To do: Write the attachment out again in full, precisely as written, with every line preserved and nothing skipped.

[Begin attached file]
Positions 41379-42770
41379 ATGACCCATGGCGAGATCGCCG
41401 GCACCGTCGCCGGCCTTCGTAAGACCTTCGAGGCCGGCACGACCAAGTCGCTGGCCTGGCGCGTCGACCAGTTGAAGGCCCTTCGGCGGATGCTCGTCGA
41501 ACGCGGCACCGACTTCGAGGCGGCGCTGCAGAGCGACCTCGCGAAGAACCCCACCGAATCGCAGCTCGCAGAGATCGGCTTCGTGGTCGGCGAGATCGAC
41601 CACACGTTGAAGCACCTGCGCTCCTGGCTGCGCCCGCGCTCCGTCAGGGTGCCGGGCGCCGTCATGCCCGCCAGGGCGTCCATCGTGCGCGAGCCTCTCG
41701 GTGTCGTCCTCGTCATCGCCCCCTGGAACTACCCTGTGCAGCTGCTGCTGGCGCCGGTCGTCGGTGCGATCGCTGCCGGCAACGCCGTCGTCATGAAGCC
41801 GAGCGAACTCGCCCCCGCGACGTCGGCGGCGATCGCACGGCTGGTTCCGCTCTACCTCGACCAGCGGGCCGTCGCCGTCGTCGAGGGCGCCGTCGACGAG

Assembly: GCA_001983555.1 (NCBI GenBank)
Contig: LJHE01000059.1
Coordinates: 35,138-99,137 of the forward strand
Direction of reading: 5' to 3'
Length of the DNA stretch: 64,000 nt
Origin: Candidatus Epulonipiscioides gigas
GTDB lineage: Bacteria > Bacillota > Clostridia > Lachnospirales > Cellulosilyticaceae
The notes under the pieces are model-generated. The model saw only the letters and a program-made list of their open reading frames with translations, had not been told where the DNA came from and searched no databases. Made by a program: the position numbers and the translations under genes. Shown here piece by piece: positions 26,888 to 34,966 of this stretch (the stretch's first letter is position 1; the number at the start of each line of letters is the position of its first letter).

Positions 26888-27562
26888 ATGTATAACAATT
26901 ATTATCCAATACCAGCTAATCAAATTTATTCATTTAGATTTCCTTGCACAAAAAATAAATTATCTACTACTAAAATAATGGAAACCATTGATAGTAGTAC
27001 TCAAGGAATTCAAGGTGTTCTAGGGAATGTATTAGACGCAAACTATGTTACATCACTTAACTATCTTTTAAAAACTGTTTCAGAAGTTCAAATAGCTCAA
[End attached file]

Positions 41379-42770
41379 ATGACCCATGGCGAGATCGCCG
41401 GCACCGTCGCCGGCCTTCGTAAGACCTTCGAGGCCGGCACGACCAAGTCGCTGGCCTGGCGCGTCGACCAGTTGAAGGCCCTTCGGCGGATGCTCGTCGA
41501 ACGCGGCACCGACTTCGAGGCGGCGCTGCAGAGCGACCTCGCGAAGAACCCCACCGAATCGCAGCTCGCAGAGATCGGCTTCGTGGTCGGCGAGATCGAC
41601 CACACGTTGAAGCACCTGCGCTCCTGGCTGCGCCCGCGCTCCGTCAGGGTGCCGGGCGCCGTCATGCCCGCCAGGGCGTCCATCGTGCGCGAGCCTCTCG
41701 GTGTCGTCCTCGTCATCGCCCCCTGGAACTACCCTGTGCAGCTGCTGCTGGCGCCGGTCGTCGGTGCGATCGCTGCCGGCAACGCCGTCGTCATGAAGCC
41801 GAGCGAACTCGCCCCCGCGACGTCGGCGGCGATCGCACGGCTGGTTCCGCTCTACCTCGACCAGCGGGCCGTCGCCGTCGTCGAGGGCGCCGTCGACGAG

Assembly: GCA_001983555.1 (NCBI GenBank)
Contig: LJHE01000059.1
Coordinates: 35,138-99,137 of the forward strand
Direction of reading: 5' to 3'
Length of the DNA stretch: 64,000 nt
Origin: Candidatus Epulonipiscioides gigas
GTDB lineage: Bacteria > Bacillota > Clostridia > Lachnospirales > Cellulosilyticaceae
The notes under the pieces are model-generated. The model saw only the letters and a program-made list of their open reading frames with translations, had not been told where the DNA came from and searched no databases. Made by a program: the position numbers and the translations under genes. Shown here piece by piece: positions 26,888 to 34,966 of this stretch (the stretch's first letter is position 1; the number at the start of each line of letters is the position of its first letter).

Positions 26888-27562
26888 ATGTATAACAATT
26901 ATTATCCAATACCAGCTAATCAAATTTATTCATTTAGATTTCCTTGCACAAAAAATAAATTATCTACTACTAAAATAATGGAAACCATTGATAGTAGTAC
27001 TCAAGGAATTCAAGGTGTTCTAGGGAATGTATTAGACGCAAACTATGTTACATCACTTAACTATCTTTTAAAAACTGTTTCAGAAGTTCAAATAGCTCAA